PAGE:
Ribosome Binding Sites/Design



Design aspects of prokaryotic Ribosome Binding Sites (RBSs)

An RBS is an RNA sequence upstream of the start codon that affects the rate at which a particular Open Reading Frame (ORF) is translated. Various aspects of RBS design affect the rate at which the ORF is translated. This page describes some of those design aspects. You can use this informtation either to better understand how RBSs work, or to design new RBSs. Before designing a new RBS, you should first see if you can use some of the existing high quality RBSs. This is because we think it is most useful to the community to develop a small number of very-well characterized collection of RBS rather than lots of rarely used RBSs.

If you'd like an introduction to the basics of how prokaryotic RBSs work, see here. That page also discusses the consensus RBS sequence for E. coli. An important fact to keep in mind about RBS design and function is that that the RBS functions in a larger context. For example, the RBS can interact with sequences upstream (such as sequence transcribed as part of the promoter, or an upstream ORF). The RBS also functions in context with downstream sequence, for example the ribosome binds jointly to the RBS and start codon at about the same time. Hence, when analyzing or designing an RBS, the surrounding sequence must always be considered. We'll see some examples of that below.

The RBS affects the translation rate of an ORF in two main ways - i) the rate at which ribosomes are recruited to the mRNA and initiate translation is dependent on the sequence of the RBS, and ii) the RBS can also affect the stability of the mRNA, thereby affecting the number of proteins made over the lifetime of the mRNA (the half-life of an mRNA is often less than 5 minutes). Neither of these mechanisms is completely understood but what we do know is discussed below.

Translation initiation rate

Translation initiation in prokaryotes is a complex process involving the ribosome, the mRNA, and several other proteins (initiation factors). For a good review, see this paper by Laursen et al . Very crudely, we can break translation initiation down into two major steps - i) binding of the ribosome and associated factors to the mRNA, and ii) conversion of the bound ribosome into a translating ribosome lengthening processing along the mRNA. The rate of the first step can be increased by making the RBS highly complementary to the free end of the 16s rRNA (see here for an introduction to how ribosomes bind to mRNA) and by ensuring that the start codon is AUG . The rate of ribosome binding rate can also be increased by ensuring that there is minimal secondary structure in the neighborhood of the RBS. Since binding between the RBS and the ribosome is mediated by base-pairing interactions, competition for the RBS from other sequences on the mRNA, can reduce the rate of ribosome binding. The rate of the second step in translation initiation, conversion of the bound ribosome into an initiation complex is dependent on the spacing between the RBS and the start codon being optimal (5-6bp).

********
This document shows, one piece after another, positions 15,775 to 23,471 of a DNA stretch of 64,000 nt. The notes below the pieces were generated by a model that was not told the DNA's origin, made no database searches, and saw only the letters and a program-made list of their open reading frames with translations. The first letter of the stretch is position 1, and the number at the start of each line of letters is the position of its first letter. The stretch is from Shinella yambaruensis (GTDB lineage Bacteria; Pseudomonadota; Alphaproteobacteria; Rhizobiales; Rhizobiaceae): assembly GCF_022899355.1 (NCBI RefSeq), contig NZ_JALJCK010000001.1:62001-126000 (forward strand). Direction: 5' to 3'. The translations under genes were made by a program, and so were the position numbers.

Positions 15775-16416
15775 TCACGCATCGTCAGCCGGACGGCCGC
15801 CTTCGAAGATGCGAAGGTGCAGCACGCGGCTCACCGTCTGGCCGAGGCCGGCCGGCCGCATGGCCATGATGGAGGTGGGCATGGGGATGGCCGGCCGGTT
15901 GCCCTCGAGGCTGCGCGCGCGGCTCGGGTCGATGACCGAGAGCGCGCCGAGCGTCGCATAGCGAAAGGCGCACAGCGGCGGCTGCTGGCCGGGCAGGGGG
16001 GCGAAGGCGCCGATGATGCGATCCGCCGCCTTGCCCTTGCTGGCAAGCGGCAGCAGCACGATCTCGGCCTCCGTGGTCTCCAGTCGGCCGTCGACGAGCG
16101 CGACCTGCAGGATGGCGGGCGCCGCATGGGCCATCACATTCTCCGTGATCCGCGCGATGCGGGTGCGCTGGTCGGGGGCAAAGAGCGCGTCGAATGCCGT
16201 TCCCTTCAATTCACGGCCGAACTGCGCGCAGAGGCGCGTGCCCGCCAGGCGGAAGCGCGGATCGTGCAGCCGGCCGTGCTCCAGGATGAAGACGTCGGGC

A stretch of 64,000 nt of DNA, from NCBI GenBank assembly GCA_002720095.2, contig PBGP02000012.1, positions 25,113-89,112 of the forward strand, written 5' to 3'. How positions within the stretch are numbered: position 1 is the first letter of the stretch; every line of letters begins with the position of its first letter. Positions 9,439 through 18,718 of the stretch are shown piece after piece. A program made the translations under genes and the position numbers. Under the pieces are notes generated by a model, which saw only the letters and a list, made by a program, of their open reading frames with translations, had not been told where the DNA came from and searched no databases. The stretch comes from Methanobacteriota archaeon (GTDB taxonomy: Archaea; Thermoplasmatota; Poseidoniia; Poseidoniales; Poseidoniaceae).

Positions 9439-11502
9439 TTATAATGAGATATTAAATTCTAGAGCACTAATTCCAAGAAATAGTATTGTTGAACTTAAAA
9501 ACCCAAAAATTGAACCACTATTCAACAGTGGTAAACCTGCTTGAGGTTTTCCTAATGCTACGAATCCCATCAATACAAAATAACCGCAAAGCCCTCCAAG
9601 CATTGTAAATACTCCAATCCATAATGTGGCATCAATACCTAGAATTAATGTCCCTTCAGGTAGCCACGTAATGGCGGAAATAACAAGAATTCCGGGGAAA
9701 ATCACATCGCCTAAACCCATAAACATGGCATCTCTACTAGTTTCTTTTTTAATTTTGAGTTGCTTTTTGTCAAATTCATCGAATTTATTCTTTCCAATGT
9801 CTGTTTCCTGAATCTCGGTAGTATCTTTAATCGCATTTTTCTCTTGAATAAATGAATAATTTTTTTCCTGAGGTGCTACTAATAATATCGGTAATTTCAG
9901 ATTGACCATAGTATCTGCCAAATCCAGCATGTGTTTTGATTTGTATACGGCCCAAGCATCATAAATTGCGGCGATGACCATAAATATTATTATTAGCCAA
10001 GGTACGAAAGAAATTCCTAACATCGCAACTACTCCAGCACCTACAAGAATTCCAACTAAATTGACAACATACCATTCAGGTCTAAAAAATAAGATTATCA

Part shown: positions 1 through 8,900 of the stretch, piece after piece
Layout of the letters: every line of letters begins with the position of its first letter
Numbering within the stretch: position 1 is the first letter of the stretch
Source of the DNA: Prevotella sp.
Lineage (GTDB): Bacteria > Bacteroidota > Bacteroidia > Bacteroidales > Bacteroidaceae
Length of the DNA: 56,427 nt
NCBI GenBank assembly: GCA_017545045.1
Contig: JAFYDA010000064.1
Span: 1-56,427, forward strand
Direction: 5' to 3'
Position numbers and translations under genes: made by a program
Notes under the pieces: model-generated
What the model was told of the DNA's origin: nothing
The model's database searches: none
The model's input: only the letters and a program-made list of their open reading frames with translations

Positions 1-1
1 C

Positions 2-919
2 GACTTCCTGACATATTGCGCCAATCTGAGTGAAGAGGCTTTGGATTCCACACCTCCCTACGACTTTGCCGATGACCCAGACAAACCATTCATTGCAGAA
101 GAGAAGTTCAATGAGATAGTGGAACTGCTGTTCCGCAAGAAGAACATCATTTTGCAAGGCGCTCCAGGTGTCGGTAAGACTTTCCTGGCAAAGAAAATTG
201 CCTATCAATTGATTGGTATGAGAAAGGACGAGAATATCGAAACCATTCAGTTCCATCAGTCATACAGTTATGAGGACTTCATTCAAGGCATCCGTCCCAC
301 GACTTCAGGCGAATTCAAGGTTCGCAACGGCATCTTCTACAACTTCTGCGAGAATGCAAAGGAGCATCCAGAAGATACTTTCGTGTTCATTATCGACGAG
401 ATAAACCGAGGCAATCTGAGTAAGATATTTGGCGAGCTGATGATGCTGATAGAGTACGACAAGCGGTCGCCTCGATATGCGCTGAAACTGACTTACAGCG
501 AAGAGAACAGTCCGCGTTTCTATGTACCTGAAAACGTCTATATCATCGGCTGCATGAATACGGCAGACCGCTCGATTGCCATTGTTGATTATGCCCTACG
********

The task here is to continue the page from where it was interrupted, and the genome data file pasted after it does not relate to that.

Four RBSs are shown. The first three all have the same aligned spacing (6 nucleotides). The fourth RBS has an aligned spacing of 5 nucleotides since the portion of the sequence that matches the Shine-Dalgarno sequence is shifted one nucleotide closer to the start codon than the other RBSs.

RBSs will commonly include only a portion of the Shine-Dalgarno sequence. When looking at the spacing between the RBS and the start codon, it is important to think of the aligned spacing rather than just the absolute spacing. The idea of an aligned spacing is illustrated in the figure on the right. In essence, if only a portion of the Shine-Dalgarno sequence is included in the RBS, the spacing that matters is between wherever the center of the full Shine-Dalgarno sequence would be and the start codon rather than between the included portion of the Shine-Dalgarno sequence and the start codon .

While the Shine-Dalgarno portion of the RBS is critical to the strength of the RBS, the sequence upstream of the Shine-Dalgarno sequence is also important. One of the ribosomal proteins, S1, is known to bind to adenine bases upstream from the Shine-Dalgarno sequence. As a result, the RBS can be made stronger by adding more adenines in the sequence upstream of the RBS. Note that the promoter may add some bases onto the start of the mRNA that may affect the strength of the RBS by affecting S1 binding.

As discussed above, the degree of secondary structure can affect the translation initiation rate. This fact can be used to produce regulated translation initiation rates. For an introduction to this technology (known as riboregulation), see this page and this recent paper.

mRNA stability

In addition to affecting the translation rate per unit time, the Ribosome Binding Site affects the level of protein synthesis in a second way. That is because the stability of the mRNA affects the steady state level of mRNA; a stable mRNA will have a higher steady state level than an unstable mRNA that is being produced as an identical rate. Since the primary sequence and the secondary structure of an RBS (for example, the RBS could introduce a RNase site) can affect the stability of the mRNA, the RBS can affect the amount of mRNA and hence the amount of protein that is synthesized.

What next?

Are you ready to use all this information to design a new RBS? We have a tutorial on how to turn your design into physical DNA.